Would You Have Done What Bradley Manning Did?
US Army Private Bradley Manning is escorted out of a military court facility during the sentencing phase of his trial August 20, 2013 in Fort Meade, Maryland. Manning will be sentenced Wednesday for handing a mass of data to WikiLeaks in the biggest breac
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You've got to be a little sick in the head to take a moral stand. Even more so if you've done it without financial or personal reward, or expectation of acknowledgement or acclaim. That, it seems, is the tacit consensus at Bradley Manning's court martial. Last week, it heard expert witness regarding the medical and psychological factors which might mitigate or explain his decision to leak classified files to WikiLeaks in 2009.
It's tempting to see this testimony as verging on the pathologising of political dissent. In the Brezhnev-era Soviet Union, writers and activists were commonly detained on mental health pretexts. The logic was that the state was so obviously correct in its policies, only a lunatic could think otherwise. By treating its critics as symptomatic, the regime could deny its opponents the dignity of a criminal charge and the opportunity to contend rationally with their accusers. Torture, drugging and incarceration could be carried out under the guise of treatment, and done so indefinitely – in some cases, inducing chronic mental health problems, closing the causative loop.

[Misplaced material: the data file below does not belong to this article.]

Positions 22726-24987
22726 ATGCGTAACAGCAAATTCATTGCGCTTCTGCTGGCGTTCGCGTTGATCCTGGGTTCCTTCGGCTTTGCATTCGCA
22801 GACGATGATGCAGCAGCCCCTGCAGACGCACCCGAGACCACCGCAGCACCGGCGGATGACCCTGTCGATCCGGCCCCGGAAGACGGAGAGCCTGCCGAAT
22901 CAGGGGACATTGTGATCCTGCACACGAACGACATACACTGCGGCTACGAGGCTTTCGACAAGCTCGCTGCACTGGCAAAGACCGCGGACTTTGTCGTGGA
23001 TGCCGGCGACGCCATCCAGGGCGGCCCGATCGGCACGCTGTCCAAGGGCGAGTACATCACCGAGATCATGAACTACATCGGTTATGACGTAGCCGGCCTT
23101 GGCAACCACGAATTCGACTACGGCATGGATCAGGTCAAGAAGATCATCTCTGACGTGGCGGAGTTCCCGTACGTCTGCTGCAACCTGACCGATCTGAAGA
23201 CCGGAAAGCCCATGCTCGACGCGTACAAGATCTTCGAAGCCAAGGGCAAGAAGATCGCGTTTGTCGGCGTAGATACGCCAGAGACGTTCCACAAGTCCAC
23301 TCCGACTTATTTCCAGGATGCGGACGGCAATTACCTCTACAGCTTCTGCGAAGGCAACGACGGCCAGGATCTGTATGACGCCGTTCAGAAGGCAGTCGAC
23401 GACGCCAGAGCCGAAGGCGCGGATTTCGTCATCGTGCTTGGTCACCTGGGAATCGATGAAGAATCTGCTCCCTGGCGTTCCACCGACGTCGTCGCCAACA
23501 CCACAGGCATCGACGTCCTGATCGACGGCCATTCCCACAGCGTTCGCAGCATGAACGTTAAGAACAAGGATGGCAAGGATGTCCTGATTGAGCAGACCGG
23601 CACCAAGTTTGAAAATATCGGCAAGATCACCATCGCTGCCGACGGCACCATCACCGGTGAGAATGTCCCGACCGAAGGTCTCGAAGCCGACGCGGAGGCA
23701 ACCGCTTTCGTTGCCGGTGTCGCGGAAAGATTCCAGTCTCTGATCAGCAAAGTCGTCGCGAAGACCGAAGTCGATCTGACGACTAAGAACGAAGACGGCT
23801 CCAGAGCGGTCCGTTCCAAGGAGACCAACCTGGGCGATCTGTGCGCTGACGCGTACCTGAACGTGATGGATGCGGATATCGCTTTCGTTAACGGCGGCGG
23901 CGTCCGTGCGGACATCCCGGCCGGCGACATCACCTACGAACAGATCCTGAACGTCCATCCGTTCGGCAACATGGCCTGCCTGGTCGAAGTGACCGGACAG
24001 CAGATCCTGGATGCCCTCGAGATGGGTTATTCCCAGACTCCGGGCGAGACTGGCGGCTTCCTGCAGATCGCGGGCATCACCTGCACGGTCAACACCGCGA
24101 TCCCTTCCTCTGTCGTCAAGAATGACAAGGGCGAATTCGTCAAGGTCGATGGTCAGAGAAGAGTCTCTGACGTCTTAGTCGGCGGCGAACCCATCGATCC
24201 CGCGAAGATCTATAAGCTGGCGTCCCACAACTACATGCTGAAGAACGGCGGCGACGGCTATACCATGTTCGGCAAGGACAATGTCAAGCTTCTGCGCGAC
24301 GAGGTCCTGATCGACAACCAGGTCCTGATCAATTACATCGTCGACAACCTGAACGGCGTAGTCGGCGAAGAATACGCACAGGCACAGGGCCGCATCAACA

But Manning's case is not comparable. Put alongside his own account, the diagnoses of fetal alcohol syndrome and gender dysphoria seem justified and accurate. Furthermore, the expert witnesses have noted that, in other areas, Manning's behaviour falls outside standard diagnostic criteria. In short, it's all a bit more complicated, and taken in the round, points in another direction – offering less of an insight into Bradley Manning's personality, and rather more into yours and mine.
Because the implicit corollary to all of the above is that a better-adjusted private first class in Bradley Manning's position would have watched the Collateral Murder video and done … nothing. Sure, he might have been mildly concerned or shocked, at least at first. But he'd have accepted the comforting constraints of rules and regulations. He'd probably have told himself that his superiors knew best, and resigned himself to the fact that such things just happen in wartime. Whatever the case, it was not his place to make a fuss, but rather to stick to the upkeep of the infrastructure that sustained and made it happen.
I think we can take this a little further still, and guess that another part of our hypothetical Manning-stand-in's well-ordered brain would have added that these matters were not his problem. Grotesque as they were, they posed no direct threat to him, his family or his friends. And his more realistic, grounded imagination might have accurately envisaged the life-wrecking catastrophe he'd bring on himself by exposing such material. He'd also be worldly enough to know that even if any of it came to light at a later date, he wasn't going to be held responsible for having not revealed it. He'd know there'd be safety in the huge number of other normal, eyes-averting types like himself.
That's what a mentally-healthy, self-confident, ontologically-secure person would (and should) have done, according to the court martial's brutally low opinion of the regular human being. In this, it is almost certainly correct. Because others – many others – must have seen the same material that Manning eventually leaked. Normal people, presumably: people like us.
Or maybe not like you. For whatever cocktail of reasons, maybe you'd have done as Manning did and with it, terminated or at least jeopardised any possibility of a normal life, freedom of movement and association, relationships with friends and family, and much sense of belonging to a country and a people. But until you're in that situation, you can't know; and let's face it, you probably wouldn't. You're not crazy.